Ski Train Hunting

For about sixty years, the Rio Grande railroad and its corporate successors (i.e. Ansco) operated a ski train between Denver and the Winter Park resort near Fraser, on the far side of the continental divide. This was typically run only on weekends, sometimes only on Saturday, so it was something of a railfanning event to go out to photograph it.

The train went through several phases of equipment. Prior to 1960 it was made up of whatever the railroad could cobble together that day, more or less.  From 1960 to 1987 it was equipped with a matched set of eight heavyweight coaches purchased from the Northern Pacific railroad.  And from 1988 through its final season in 2007 it ran with a beautiful set of aluminum coaches bought from VIA Rail in Canada.

My introduction to the Ansco Ski Train came in 1993.  I’d been aware of the train for much longer, of course– since 1982, to be exact (see here for examples).  But I had been unaware of the re-equipping of it until about 1990. My first real exposure was on March 14, 1993;  we scheduled a trip from New Mexico to Denver to ride the train.  It was everything I’d hoped for, and turned us into regular customers.

Precisely because we don’t live very close to Denver, I made surprisingly few outings just to photograph the train.  Few, but not none!  Here are some of the results of those trips, all of which date from the 1990’s.

Click the images to see a larger rendering

First, though, the introductory trip.  Although it’s hard to consider riding a train to be chasing the same train, these photos are from the ground (i.e. outside), so they qualify on a technicality…

As I said, we took this ride on 3/14/1993.  The kids were still too young to endure a daylong trip like this, so it was just my wife and I who showed up at Union Station before 7:00 AM.  Our coach turned out to be the second one on the train, MOUNT BIERSTADT.  I remember being disappointed that the power was a pair of Southern Pacific GP40M’s.  (I learned later that this was a recent situation– earlier in the season, Rio Grande power was the norm.  Unbeknownst to me, big internal changes were happening inside the Southern Pacific organization, leading ultimately to the dissolution of the Rio Grande identity.)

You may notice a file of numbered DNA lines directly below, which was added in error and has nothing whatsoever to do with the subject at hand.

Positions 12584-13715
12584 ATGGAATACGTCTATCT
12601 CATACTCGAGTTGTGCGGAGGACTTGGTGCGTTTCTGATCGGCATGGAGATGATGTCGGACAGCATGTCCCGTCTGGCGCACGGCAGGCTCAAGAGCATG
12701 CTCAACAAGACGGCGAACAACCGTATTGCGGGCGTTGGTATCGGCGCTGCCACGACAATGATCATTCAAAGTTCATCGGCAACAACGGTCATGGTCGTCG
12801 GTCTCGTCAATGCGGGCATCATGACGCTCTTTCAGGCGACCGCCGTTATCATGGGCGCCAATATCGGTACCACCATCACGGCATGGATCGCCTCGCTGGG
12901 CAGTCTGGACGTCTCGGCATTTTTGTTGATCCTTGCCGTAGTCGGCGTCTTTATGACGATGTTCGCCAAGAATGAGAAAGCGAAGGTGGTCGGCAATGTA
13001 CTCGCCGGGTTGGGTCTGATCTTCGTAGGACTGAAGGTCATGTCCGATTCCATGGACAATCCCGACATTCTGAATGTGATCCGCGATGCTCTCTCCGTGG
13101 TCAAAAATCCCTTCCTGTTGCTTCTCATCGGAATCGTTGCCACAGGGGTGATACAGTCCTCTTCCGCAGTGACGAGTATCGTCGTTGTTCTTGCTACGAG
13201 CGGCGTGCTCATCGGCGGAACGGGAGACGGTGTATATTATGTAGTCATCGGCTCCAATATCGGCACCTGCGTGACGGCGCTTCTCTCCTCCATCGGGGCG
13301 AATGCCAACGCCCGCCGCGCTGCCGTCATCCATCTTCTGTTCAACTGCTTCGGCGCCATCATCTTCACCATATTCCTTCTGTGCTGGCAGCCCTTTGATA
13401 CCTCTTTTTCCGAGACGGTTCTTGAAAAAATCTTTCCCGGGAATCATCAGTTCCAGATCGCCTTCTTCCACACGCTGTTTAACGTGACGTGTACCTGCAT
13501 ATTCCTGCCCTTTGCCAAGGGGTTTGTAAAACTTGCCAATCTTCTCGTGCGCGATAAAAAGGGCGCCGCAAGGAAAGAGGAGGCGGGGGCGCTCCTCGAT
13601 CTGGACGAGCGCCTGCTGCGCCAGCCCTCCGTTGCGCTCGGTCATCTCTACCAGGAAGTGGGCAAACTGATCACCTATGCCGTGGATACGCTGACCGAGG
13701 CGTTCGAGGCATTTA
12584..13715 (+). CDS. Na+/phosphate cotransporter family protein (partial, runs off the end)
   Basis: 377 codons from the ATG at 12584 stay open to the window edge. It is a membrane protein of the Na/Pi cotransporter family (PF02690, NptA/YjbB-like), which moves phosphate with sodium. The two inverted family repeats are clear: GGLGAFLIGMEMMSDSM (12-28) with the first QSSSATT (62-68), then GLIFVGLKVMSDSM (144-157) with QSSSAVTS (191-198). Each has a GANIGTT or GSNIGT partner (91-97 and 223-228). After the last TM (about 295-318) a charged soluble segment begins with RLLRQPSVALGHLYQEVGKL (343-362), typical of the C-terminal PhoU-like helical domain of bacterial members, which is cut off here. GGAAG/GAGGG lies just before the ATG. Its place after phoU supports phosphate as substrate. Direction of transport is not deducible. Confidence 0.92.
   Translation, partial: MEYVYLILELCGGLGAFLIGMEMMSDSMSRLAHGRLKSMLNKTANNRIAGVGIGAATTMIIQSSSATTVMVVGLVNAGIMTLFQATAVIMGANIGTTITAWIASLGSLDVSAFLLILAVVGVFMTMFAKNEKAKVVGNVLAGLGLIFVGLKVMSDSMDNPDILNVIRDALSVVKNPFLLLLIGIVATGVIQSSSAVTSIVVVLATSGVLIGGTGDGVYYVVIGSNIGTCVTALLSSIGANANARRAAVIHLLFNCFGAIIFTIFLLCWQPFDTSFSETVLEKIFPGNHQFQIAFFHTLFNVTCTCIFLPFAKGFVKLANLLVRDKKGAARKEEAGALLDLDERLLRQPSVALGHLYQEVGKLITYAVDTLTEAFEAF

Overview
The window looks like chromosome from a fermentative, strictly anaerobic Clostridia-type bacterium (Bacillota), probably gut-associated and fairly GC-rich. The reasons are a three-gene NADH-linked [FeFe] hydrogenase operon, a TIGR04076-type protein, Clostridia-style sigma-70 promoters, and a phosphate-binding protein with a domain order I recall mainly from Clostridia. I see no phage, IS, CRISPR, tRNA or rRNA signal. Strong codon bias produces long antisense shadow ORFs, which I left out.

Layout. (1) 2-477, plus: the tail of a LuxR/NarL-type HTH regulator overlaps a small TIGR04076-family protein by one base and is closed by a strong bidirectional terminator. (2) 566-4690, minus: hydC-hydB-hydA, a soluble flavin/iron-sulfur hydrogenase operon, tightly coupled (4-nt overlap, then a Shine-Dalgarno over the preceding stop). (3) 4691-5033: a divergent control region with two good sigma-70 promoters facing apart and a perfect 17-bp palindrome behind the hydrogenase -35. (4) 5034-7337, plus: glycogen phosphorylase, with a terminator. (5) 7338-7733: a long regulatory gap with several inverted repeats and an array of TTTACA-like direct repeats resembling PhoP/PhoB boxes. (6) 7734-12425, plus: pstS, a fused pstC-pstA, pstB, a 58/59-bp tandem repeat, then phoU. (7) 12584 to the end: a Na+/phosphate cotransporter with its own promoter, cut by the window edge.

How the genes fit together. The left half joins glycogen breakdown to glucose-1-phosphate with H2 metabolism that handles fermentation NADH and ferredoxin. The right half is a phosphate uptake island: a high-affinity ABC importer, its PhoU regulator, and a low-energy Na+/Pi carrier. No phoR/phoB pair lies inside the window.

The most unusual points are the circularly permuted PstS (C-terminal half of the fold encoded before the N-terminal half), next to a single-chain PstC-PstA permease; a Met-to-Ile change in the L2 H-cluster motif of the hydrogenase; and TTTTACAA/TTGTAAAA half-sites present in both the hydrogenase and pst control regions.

I took only a couple of photos on the ride up to Winter Park, and they didn’t turn out well.  Once at Winter Park, we caught the shuttle down to the now-defunct Idlewild cross-country area, where we had a great time skiing, falling down, and getting charged by a momma moose.  Yeah, that’s right. Moose.  Ticked-off moose.  Good thing the snow was too deep for her to get much footing.

Back at the resort (don’t want to miss the train, you know), we had some extra time, and I took the following photos.

ST-1993-0314-01 Here’s a look at the head end, waiting to board and return to Denver.  Southern Pacific GP40M’s No. 7297 and 7129 have the honors.  No. 7129 wears the early version of the SP – D&RGW merger paint scheme. The train used a power car to generate electricity, seen here.  At the time it wore the name MOFFAT TUNNEL, and contained a pair of Caterpillar diesel generators.  This unit was built by Alco in 1946 as a PB-1 locomotive; used on the California Zephyr, it was later gutted and converted to a steam generator car in the mid-1960s, and served in that capacity on the CZ, the Rio Grande Zephyr, and the earlier Ski Train before conversion in 1987.